can you drink while taking augmentin DECORATIVE / ART: Plants In The Gallery
enter site There’s been some interesting writing produced in recent months examining the use of plants in contemporary art. Some of these offerings, like Arden Sherman’s Proposal for a Museum, speak to the long-standing (and only recently suspended) practice of incorporating decorative potted plants into gallery spaces, a topic she’s been exploring via exhibition documentation photography on her excellent blog Mise En Green.
source 100 Drawings from the Museum Collection (installation view), October 11, 1960–January 2, 1961, the Museum of Modern Art, New York
http://www.crystalcitymo.org/?c=metronidazole-cost-with-insurance Hans Hofmann, September 11, 1963 – December 1, 1963, The Museum of Modern Art, New York.
http://actiononaccess.org/?c=buy-flagyl-in-AU-online Henri Rousseau, March 18, 1942 – May 3, 1942, The Museum of Modern Art, NYC
http://www.digistorytelling.com/?d=buy-cipro-Singapore-online Others, such as Faye Kahn’s “A Plant As Familiar,” have focused on the houseplant as an active component of the artwork or installation itself, unpacking its visual and symbolic implications in both physical and digital settings.
While each of these essays provides viewers with links to further readings on its respective topic, there is a single, seemingly applicable item that hasn’t come up in either context, so I thought I’d quickly mention it here.
In June 1936, the MoMA presented “Edward Steichen’s Delphiniums,” the museum’s first (and, to date, only) exhibition dedicated to living plantlife.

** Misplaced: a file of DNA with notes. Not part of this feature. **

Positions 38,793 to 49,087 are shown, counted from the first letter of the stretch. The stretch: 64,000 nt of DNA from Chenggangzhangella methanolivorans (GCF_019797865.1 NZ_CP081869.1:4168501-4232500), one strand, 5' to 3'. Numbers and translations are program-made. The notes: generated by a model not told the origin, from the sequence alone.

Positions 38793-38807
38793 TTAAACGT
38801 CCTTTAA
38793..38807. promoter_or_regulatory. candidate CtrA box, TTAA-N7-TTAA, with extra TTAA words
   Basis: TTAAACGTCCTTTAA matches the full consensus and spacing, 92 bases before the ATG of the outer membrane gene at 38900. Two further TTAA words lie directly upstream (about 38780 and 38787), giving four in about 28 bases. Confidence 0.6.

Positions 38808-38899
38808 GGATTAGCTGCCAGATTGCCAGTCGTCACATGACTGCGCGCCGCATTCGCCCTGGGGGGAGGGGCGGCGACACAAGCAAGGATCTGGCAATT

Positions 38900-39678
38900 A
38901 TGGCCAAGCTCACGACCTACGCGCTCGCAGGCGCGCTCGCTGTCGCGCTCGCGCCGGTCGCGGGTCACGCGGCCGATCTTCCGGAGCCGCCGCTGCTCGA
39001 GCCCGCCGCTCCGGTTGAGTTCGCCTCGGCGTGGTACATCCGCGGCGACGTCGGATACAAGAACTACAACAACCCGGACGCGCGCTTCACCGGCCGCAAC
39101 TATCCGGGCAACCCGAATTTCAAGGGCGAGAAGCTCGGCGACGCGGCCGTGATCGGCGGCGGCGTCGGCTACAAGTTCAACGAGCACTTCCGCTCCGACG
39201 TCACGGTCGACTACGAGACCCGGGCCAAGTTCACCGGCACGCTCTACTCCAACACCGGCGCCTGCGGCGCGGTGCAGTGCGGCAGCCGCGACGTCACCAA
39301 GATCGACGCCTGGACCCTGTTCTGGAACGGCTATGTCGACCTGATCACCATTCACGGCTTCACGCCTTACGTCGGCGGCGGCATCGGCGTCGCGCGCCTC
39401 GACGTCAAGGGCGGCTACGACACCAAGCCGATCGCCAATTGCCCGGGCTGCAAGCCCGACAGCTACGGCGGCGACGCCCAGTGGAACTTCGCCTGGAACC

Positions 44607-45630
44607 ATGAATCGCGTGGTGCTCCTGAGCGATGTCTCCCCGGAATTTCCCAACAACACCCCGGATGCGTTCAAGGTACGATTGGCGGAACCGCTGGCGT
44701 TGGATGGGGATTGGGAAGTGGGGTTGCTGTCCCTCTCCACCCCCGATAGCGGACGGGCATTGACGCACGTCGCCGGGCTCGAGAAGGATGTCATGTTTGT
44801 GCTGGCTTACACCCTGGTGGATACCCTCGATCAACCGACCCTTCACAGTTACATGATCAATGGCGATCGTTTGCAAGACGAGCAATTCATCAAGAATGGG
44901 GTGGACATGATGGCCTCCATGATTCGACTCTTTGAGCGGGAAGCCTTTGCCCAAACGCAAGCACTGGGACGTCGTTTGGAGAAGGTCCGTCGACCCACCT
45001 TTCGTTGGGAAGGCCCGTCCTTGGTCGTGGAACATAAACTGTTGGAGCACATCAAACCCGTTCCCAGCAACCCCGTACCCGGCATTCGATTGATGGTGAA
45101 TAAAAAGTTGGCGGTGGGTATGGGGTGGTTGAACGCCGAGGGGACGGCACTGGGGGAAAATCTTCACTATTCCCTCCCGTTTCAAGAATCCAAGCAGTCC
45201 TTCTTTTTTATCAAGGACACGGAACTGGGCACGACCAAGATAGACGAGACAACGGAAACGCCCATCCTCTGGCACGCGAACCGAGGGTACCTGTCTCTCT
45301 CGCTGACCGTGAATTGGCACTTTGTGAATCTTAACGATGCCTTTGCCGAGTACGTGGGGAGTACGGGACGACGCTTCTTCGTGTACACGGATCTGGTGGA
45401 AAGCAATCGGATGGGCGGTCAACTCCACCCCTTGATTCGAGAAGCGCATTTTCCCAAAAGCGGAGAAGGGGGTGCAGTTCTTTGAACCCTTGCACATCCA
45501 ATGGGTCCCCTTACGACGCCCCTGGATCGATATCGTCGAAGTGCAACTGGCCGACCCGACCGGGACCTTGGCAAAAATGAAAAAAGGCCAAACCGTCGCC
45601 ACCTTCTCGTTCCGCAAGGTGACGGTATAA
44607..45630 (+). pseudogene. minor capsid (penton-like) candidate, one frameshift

Steichen, a celebrated photographer, curator, and painter, was also a dedicated horticulturalist who specialized in breeding delphiniums. Among the hybridized breeds he developed were “Carl Sandburg,” named for the Nobel Prize–winning poet and author (who was also his brother-in-law), and “Connecticut Yankees,” which remain commercially available today.
Steichen’s breeds were particularly noteworthy for their height. His application of colcichine, a chemical mutagen that induces chromosome doubling, ensured that while the normal delphinium of the day was three to four feet tall, Steichen’s often stood as high as seven feet.
Edward Steichen with delphiniums (c. 1938) at his farm, Umpawaug House (Redding, Connecticut)
A particularly interesting excerpt from the exhibition’s original press release:
“The Museum of Modern Art, 11 West 53 Street, announces a very unusual one-man, one-week show which will be opened to the public Wednesday, June 24, at one p.m. It will be an exhibition of “Steichen Delphiniums” — rare now American varieties developed through twenty-six years of cross-breeding and selection by Edward Steichen. Although Mr. Steichen is widely known for his photography, this is the first time his delphiniums have been given a public showing. They are original varieties, as creatively produced as his photographs. To avoid confusion, it should be noted that the actual delphiniums will be shown in the Museum — not paintings or photographs of them. It will be a “personal appearance” of the flowers themselves.
The delphiniums will be shown in relays at the Museum of Modern Art. The first group starting Wednesday, June 24th will consist of the garden hybrids of the true-blue or pure-blue colors, and the fog and mist shades. The final group, with giant spikes in the Metropolitan area from four to six feet high, will be placed on exhibition Monday,June 29th.”
(You can read the press release in its entirety HERE.)